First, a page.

[Journal logo]

Volume 45 
Part 5 
Pages 1066-1068  
October 2012  

Received 11 April 2012
Accepted 16 August 2012
Online 13 September 2012

Open access

Enhancing the volume and the optical quality of hen egg-white lysozyme crystals by coupling the salt concentration gradient crystallization method with a magnetic field

aNeutron Science Division, Basic Science and Technology Department, Korea Atomic Energy Research Institute, 989-111 Daedeok-daero, Yuseong-gu, Daejeon, 305-353, Republic of Korea
Correspondence e-mail: magay_elena@yahoo.com

The effect of coupling the salt concentration gradient crystallization method with the use of the paramagnetic salt MnCl2 and a magnetic field is reported. The use of a simple magnetic device is proposed to have a significant effect on hen egg-white lysozyme crystal growth. Large single crystals greater than 10 mm3 in volume with optical perfection were consistently obtained in this study.

1. Introduction

Neutron diffraction is a powerful technique for the location of proton and/or deuteron positions and thereby provides a more complete picture of atomic structures. However, because of the inherent low flux of neutron sources (some many orders of magnitude less intense than X-ray sources), large crystal volumes are required in order to gain sufficiently high reflection intensities. Even the most intense neutron sources still require protein crystal volumes to be of the order of 1 mm3 (or ~0.1-0.2 mm3 if perdeuterated) (Blakeley et al., 2008[Blakeley, M. P., Langan, P., Niimura, N. & Podjarny, A. (2008). Curr. Opin. Struct. Biol. 18, 593-600.]; Blakeley, 2009[Blakeley, M. (2009). Crystallogr. Rev. 15, 157-218.]). As such, of the 83 106 structures deposited in the Protein Data Bank (Berman et al., 2000[Berman, H. M., Westbrook, J., Feng, Z., Gilliland, G., Bhat, T. N., Weissig, H., Shindyalov, I. N. & Bourne, P. E. (2000). Nucleic Acids Res. 28, 235-242.]) (as of 17 July 2012), only 57 structures have been determined using neutrons (neutron diffraction and hybrid experimental methods). Therefore, in order for the structural biology community to fully benefit from neutron diffraction experiments, the development of crystallization protocols for the routine growth of large protein crystals needs to be addressed.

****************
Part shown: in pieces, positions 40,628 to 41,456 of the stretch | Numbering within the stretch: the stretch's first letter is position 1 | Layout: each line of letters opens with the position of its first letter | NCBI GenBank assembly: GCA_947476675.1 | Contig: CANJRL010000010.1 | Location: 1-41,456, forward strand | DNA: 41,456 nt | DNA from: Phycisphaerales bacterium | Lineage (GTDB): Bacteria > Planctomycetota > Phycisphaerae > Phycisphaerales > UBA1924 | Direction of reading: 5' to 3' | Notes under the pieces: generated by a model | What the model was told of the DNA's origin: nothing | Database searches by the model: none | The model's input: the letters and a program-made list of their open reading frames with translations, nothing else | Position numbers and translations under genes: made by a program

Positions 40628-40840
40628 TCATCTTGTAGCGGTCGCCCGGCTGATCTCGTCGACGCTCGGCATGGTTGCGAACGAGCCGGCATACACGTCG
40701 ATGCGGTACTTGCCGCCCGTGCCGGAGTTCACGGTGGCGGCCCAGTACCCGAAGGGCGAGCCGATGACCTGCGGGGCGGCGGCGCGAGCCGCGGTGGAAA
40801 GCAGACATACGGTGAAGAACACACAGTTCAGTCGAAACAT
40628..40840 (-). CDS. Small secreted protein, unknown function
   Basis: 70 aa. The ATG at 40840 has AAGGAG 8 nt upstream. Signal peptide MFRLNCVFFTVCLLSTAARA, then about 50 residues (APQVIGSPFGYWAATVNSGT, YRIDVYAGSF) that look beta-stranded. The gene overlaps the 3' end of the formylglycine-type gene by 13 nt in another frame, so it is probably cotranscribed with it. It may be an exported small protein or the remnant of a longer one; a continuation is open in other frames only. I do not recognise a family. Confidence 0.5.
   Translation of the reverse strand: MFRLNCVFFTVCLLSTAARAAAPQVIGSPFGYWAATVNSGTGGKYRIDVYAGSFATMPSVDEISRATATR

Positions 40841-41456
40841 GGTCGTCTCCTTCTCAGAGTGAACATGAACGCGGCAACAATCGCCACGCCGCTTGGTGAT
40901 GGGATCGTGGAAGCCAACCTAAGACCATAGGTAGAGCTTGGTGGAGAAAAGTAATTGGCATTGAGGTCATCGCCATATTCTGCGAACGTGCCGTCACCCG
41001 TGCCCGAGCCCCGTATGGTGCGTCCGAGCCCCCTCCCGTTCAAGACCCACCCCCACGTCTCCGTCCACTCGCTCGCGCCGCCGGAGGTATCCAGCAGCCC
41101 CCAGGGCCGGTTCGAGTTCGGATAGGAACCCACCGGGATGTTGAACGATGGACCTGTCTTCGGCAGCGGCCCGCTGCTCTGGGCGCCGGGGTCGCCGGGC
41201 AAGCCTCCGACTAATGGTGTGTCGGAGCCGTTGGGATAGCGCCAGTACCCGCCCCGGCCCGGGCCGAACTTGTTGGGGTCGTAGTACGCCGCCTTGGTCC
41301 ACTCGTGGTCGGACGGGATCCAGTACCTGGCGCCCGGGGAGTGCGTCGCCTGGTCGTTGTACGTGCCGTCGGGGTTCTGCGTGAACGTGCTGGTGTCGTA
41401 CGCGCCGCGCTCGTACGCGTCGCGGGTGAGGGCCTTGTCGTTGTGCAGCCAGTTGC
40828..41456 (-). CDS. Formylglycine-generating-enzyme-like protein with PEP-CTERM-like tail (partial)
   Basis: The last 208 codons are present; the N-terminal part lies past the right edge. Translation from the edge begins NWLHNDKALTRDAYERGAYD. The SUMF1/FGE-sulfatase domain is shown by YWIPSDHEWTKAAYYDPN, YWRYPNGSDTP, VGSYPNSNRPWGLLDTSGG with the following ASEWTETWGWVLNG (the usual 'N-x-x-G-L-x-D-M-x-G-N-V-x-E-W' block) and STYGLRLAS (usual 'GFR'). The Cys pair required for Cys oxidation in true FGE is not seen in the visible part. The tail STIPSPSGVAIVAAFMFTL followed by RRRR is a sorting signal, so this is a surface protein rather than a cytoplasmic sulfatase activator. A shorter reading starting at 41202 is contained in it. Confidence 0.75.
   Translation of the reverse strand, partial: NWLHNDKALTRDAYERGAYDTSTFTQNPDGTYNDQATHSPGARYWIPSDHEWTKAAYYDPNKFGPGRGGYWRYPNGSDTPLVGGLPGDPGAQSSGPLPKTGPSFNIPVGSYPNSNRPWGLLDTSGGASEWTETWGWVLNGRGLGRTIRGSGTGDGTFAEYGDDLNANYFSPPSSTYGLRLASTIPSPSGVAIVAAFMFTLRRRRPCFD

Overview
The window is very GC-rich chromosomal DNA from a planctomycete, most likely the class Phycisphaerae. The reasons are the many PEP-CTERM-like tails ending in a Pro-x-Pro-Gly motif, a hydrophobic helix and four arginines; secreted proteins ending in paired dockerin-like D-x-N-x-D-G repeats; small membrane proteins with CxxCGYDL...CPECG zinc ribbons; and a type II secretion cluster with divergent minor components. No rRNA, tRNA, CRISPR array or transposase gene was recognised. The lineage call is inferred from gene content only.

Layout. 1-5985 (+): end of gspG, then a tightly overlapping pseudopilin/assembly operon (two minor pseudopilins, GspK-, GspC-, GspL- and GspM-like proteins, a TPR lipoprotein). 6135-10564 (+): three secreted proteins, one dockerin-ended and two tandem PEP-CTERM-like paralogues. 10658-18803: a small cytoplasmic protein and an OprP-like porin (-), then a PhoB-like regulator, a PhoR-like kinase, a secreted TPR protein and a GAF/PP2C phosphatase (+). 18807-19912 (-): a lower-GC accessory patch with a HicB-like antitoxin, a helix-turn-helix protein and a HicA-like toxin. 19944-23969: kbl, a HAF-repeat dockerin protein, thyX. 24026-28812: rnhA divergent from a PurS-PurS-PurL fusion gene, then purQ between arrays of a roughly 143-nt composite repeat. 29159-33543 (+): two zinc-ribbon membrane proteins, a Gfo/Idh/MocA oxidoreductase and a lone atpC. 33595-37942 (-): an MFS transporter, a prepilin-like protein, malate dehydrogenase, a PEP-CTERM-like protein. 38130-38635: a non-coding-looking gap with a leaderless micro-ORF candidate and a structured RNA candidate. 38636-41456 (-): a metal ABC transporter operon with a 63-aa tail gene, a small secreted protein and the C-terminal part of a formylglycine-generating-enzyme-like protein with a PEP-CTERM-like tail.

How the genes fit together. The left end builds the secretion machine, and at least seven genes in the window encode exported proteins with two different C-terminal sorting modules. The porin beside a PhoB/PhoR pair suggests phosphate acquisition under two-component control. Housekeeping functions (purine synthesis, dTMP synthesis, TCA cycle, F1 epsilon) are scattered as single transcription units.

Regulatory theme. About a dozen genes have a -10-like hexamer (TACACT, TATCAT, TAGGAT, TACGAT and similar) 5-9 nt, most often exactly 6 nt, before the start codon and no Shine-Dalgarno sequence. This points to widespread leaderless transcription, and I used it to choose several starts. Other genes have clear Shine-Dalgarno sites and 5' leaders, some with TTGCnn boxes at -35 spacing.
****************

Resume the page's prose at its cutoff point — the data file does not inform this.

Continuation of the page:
Hen egg-white lysozyme (HEWL) was chosen for this study because of its commercial availability and its high propensity to crystallize. To routinely supply large crystals of HEWL for testing of a neutron single-crystal diffractometer, we became interested in the crystallization of proteins in the presence of a magnetic field and paramagnetic salts, as this had been shown to result in improvements in crystal volume and quality (Katsuki et al., 2006[Katsuki, A., Aibara, S. & Tanimoto, Y. (2006). Sci. Technol. Adv. Mater. 7, 385-388.]; Gavira & Garcia-Ruiz, 2009[Gavira, J. & Garcia-Ruiz, J. (2009). Cryst. Growth Des. 9, 2610-2615.]).

Here we report the effect of coupling the salt concentration gradient crystallization method with the use of a magnetic field on the volume and optical quality of HEWL crystals.

2. Materials and methods